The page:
December 25, 2020
Financial services, ICT exports and other business services are expected to be the focal point of bilateral relations.
The Architecture, IT/ITes and the R&D ecosystem are to see development in the wake of economic recovery from COVID-19.
IHS Markit India Services Index reports that the services sector in India exhibited a 34.2 point contraction since March 2020.
Labour intensive sectors are to parallel the level of exports facilitated by networked sectors as per the Economic Survey of 2019.
The recently finalised Brexit Trade and Security Deal between the United Kingdom and the European Union reveals the nation’s interest in working with India as a key ally in the post-Brexit scenario. The document foresees India’s distinct advantage as a collaborator in the services sector, Experts observe that both nations have structural similarities in the services sector, with financial services, ICT exports and other business services being the focal points of bilateral cooperation. Although Indian entities headquartered in the European Union and the United Kingdom can anticipate bottlenecks in the movement of resources under the new terms of the Brexit deal, there is potential for growth in domains including architecture, IT/ITes and the R&D ecosystem at large. The latest report by Chatham House titled ‘Global Britain, Global Broker’ identifies deterrents in the furthering of the United Kingdom’s bilateral relations with nations including India and Turkey given the nations’ stance on limiting the increase of West-led imports.
The service sector in India comprises of multiple sectors including hospitality, logistics, trade, financial services, construction and real estate, healthcare, public service, media and entertainment as well as IT/ITes. Like other sectors, the services sector in India has also been grouped into formal and informal spaces. The IHS Markit India Services Index reports a 34.2 point contraction of the services sector from the impact of the COVID-19 pandemic since the start of the lockdown in March 2020. Owing to global restrictions on movement, the sector can expect to take more time to recover to its pre-COVID pace of progress.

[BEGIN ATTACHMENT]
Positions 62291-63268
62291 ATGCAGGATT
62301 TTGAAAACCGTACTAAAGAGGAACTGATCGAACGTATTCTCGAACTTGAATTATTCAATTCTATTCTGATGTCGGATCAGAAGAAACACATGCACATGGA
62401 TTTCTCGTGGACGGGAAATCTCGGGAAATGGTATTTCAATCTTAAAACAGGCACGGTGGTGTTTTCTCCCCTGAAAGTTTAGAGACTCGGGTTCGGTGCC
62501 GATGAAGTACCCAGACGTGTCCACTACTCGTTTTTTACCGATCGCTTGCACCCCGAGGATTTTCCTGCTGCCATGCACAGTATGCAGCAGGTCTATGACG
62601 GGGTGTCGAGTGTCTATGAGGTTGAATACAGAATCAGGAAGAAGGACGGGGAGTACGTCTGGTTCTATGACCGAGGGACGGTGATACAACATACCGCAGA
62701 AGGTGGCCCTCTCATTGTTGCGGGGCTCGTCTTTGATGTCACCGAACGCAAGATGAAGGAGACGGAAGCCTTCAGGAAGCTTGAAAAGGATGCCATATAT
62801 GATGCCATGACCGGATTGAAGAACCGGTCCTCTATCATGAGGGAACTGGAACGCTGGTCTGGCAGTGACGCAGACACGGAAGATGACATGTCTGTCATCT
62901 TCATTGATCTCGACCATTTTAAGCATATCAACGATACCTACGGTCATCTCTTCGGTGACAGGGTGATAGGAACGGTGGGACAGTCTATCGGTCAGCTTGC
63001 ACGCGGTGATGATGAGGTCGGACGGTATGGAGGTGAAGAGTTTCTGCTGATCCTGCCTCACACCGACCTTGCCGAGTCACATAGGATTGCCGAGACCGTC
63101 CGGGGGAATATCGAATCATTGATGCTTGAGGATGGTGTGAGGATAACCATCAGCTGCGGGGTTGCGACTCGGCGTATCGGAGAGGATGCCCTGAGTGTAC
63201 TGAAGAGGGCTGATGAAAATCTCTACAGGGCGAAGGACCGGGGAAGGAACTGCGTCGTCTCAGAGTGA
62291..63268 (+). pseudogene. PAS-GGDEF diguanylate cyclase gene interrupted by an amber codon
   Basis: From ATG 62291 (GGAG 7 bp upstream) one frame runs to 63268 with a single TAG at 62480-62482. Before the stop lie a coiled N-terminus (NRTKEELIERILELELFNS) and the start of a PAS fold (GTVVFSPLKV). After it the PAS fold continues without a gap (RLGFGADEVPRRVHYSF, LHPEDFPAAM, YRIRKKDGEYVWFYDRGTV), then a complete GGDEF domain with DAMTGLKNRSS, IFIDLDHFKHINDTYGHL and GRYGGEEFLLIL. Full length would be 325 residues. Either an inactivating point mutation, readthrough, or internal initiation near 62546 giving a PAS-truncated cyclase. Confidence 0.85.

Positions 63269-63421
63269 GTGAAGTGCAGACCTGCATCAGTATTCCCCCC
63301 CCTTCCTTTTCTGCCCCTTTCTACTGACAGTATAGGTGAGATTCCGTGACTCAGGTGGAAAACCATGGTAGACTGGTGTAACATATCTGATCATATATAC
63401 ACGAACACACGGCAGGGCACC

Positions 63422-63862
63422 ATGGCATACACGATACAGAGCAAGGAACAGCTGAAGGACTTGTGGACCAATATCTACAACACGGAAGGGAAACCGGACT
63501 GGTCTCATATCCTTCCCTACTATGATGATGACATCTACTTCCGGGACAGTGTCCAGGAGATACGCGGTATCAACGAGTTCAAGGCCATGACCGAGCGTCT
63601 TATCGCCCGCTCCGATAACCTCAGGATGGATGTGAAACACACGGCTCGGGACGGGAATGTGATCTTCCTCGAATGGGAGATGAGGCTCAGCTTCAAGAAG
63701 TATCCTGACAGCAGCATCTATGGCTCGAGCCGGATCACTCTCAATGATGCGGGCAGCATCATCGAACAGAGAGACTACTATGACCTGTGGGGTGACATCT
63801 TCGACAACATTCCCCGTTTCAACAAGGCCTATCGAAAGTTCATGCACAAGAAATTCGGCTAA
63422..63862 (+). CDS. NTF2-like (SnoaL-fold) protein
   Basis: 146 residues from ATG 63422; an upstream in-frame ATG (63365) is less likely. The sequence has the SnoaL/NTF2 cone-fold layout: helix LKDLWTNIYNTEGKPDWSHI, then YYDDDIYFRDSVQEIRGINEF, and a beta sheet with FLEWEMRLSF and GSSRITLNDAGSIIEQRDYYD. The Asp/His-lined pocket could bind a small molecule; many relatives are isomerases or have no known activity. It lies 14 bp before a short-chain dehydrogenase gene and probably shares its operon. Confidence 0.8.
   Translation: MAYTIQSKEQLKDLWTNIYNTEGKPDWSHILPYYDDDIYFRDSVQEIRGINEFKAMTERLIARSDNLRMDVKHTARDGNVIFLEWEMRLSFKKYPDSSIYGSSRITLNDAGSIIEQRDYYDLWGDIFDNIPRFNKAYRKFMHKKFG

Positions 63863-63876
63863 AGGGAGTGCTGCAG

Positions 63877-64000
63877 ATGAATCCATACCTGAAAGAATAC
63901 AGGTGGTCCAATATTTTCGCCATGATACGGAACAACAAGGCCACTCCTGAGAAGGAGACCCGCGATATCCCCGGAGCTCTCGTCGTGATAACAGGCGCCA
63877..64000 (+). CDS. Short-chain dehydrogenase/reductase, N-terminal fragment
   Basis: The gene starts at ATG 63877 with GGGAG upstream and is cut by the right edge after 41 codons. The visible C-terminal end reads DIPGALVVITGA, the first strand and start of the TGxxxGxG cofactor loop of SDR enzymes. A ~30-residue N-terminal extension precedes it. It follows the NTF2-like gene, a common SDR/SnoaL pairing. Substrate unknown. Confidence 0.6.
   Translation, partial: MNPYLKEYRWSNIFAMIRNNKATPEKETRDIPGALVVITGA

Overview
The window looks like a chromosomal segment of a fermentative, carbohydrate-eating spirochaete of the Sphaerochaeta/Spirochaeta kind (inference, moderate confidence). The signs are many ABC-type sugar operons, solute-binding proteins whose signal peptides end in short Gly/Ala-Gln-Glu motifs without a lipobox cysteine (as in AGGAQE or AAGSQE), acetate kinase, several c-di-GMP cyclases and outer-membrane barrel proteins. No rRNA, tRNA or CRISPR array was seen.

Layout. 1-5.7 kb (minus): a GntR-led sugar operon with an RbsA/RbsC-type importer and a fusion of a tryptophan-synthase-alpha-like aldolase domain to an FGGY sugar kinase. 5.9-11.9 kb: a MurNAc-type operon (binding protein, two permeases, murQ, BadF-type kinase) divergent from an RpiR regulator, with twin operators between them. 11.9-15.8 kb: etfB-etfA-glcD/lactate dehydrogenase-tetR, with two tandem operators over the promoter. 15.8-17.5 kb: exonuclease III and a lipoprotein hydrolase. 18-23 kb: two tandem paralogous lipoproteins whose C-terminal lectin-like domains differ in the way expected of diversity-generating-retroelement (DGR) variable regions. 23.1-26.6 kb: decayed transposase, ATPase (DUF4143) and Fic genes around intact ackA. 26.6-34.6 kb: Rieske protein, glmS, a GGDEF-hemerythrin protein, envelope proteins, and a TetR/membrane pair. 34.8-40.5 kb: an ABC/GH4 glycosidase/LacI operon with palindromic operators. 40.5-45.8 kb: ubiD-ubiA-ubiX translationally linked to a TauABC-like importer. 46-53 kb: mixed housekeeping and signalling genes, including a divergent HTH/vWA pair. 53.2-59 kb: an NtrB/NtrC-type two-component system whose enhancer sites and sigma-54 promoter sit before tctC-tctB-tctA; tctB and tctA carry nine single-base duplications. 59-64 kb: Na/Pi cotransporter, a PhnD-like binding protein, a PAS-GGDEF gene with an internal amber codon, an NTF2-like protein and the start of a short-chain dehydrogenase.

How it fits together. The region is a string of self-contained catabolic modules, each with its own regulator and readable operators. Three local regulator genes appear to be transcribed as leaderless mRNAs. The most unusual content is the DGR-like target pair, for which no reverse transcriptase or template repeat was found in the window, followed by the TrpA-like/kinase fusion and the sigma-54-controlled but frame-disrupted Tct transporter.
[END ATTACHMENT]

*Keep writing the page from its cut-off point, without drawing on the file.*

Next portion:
The Telecommunications sector is yet another space that has contributed significantly to India’s services sector. 2020 saw India take radical steps in increasing telephone connectivity through remote parts of the nation. The laying of a satellite connectivity cable line between Tamil Nadu and the Andaman & Nicobar islands as well as initiatives to increase connectivity in the North Eastern states of India were two key initiatives taken. This will also provide more employment opportunities for women in the sector.
Bilateral cooperation between the nations is taking on a new dimension with increased scope for the signing of a bilateral FTA for the seamless implementation of trade relations. As India is participating in the global initiative to build a more robust network of global supply chains, allies among the G20 nations, ASEAN nations and Indo-Pacific regions are being brought together. Dr Avinash Paliwal opines that India’s engagement with the United Kingdom and the European Union could be substantially improved given that the former has opted out of the Regional Comprehensive Economic Partnership (RCEP) recently. Efforts have been made to increase bilateral investment in the technology startup ecosystem as well as in the smart cities space.
The UK-India Education and Research Initiative (UKIERI) documents that more than US$ 101bn have been spent through bilateral collaboration in the education sector. Partnerships have been formed between India’s IITs and the UKIERI to promote education in the Northeastern states of India. The Union Cabinet approval for a bilateral MoU on the regulation of healthcare products can help further bilateral cooperation in the healthcare sector.
The Economic Survey of 2019-2020 records that India has exhibited higher levels of exports in Telecommunication, Electrical Machinery as well as Automobile sector. Labour intensive sectors are yet to parallel the contribution of the networked sectors. With the implementation of the Atmanirbhar Bharat, there is need to evaluate the quantum of permissible imports and the relaxation of sectoral regulations to facilitate seamless trade relations. The availability of a vibrant youth population expands the potential of nationwide skilling initiatives to elevate existing skill sets to meet the requirements of the services sector. With the arrival of the COVID-19 vaccine, the aviation, tourism and hospitality sectors can expect to make a gradual recovery from the impact of the pandemic. Targeted policy making combined with vibrant skilling as well as the use of requisite technology can catalyse economic recovery of the Indian service sector.